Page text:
But it is further argued that the recognition of lay-preachers will lower the ordained ministry. Let me pause a moment to examine this position. Observe, in the first place, the remarka
ble fact that it is in those communions—for example, the Romish and the Methodist-in which lay-preaching is most common, that ministerial prerogative is the highest. Turn, next, to our own Church, and see how it is that the ministerial office rises or falls as the spiritual functions of the laity are recognized or ignored. Let us take, for instance, the time of Queen Anne and of the first two Georges, when the squire of the parish would cut off the ears of the tinker whom he found exhorting in a barn, and when the frigid establishmentarianism, if not the ecclesiastical rigor of the great body of the clergy, forbid the exercise of any lay religious gifts. How they, the clergy, had a monopoly of the work of spiritual instruction, how it helped them, Lord Macaulay has very vividly told us. But I pass this authority to take up one whose ecclesiastical sympathies, as well as whose personal opportunities, give him peculiar claim to be heard as to a question of fact such as this. Dean Swift (once—and how strange is the question of results, had the appointment been perfected-Bishop-elect of Virginia) writes, in 1719, to a young clergyman lately entered into Holy Orders, “that the clergy were never so scurvily treated” as then. In a contemporaneous essay, on “The Fates of Clergymen,” he proceeds to set forth this position in detail. He tells of a clergyman who, through the intrigues of his sis. ter, “the waiting.woman to a lady,” “was admitted to read prayers in the family twice a day, at ten shillings a month. He had now acquired a low, obsequious, awkward bow, and a talent of gross flattery, both in and out of season; he would shake the butler by the hand; he taught the page his catechism; and was sometimes admitted to dine at the steward's table." By what means this worthy was promoted to a comfortable living, it is not necessary to stop to notice. It is enough to say that the portrait is avowedly one of a class, not of an individual. Of the clergy, at that period, one large fraction was occupied in chaplaincies in private families, where the minister was only a head-servant, and was considered fortunate if permitted to marry the lady's maid. Another fraction was held in thraldom by the squires, who, abundantly High Church and High Tory, found nothing either in their religious or their politi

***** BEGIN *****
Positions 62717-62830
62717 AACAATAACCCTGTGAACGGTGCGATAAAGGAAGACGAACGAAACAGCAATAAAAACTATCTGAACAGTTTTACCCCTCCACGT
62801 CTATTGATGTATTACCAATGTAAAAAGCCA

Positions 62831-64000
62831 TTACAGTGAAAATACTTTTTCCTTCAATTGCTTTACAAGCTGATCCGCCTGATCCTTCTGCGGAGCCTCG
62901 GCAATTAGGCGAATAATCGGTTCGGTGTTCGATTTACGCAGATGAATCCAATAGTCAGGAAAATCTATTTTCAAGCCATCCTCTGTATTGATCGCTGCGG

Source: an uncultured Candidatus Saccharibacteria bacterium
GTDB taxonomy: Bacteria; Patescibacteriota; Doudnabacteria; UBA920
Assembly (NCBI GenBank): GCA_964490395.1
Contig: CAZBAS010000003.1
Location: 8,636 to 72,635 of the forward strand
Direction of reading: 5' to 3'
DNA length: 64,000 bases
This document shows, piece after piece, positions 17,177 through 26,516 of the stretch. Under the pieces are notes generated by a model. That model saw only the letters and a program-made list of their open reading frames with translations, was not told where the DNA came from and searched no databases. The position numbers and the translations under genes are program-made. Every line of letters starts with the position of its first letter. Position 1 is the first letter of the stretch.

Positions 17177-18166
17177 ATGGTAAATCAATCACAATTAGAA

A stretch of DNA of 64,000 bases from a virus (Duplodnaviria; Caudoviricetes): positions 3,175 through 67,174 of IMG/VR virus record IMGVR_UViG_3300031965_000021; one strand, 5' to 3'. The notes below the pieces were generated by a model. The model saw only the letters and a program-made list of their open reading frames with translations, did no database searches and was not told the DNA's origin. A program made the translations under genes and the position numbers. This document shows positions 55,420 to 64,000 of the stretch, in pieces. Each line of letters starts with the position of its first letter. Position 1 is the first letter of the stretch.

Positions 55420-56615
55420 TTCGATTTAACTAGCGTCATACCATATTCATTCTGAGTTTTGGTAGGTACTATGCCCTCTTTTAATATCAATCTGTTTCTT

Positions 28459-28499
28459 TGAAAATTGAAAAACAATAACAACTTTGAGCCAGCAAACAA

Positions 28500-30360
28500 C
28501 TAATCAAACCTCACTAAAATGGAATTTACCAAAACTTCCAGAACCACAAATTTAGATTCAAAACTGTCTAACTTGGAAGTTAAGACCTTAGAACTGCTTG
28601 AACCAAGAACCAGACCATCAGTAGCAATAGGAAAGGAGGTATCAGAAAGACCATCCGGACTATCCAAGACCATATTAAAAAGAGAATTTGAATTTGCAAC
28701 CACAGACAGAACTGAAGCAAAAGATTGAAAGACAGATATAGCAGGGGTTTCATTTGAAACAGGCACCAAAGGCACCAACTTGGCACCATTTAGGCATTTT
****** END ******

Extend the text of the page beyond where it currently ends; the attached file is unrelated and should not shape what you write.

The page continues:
cal principles to prevent them from thus keeping each his own minister in chains. Those alone who lived in the cities, where there was a circumjacent theological atmosphere not exclusively of the church or of the clerical profession, rose to high social or professional distinction.
Of the honor of the Anglican Church no one was more jealous than Mr. Southey. Of her mission and prerogatives no one took higher views. Yet even Mr. Southey, speaking of this period of high clerical prerogative, but degraded clerical position, tells us : “The clergy had lost that authority which may always command, at least the appearance of respect; and they had lost that respect, also, by which the place of authority may sometimes so much more worthily be supplied. In the great majority of the clergy, zeal was wanting. The excellent Leighton spoke of the Church, as a fair carcass without a spirit. Burnet observes that, in his time, our clergy had less authority, and were under more contempt, than those of any other church in all Europe; for they were much the most remiss in their labors, and the least severe in their lives. It was not that their lives were scandalous—he entirely acquitted them of any such imputation, but they were not exemplary, as it became them to be; and, in the sincerity of a pious and reflecting mind, he pronounced that they would never regain the influence they had lost, till they lived better and labored more.”* This was the period when in the rural districts a "lay preacher” was ducked and pilloried, and when it was declared by the standard and favorite commentator of these very divines, that no one is to “ preach the Gospel" unless he have either miraculous commission from God, or authority “from persons commissioned by Him.”+ How far in the metropolis and universities more enlightened views prevailed, and with what results, will be presently seen.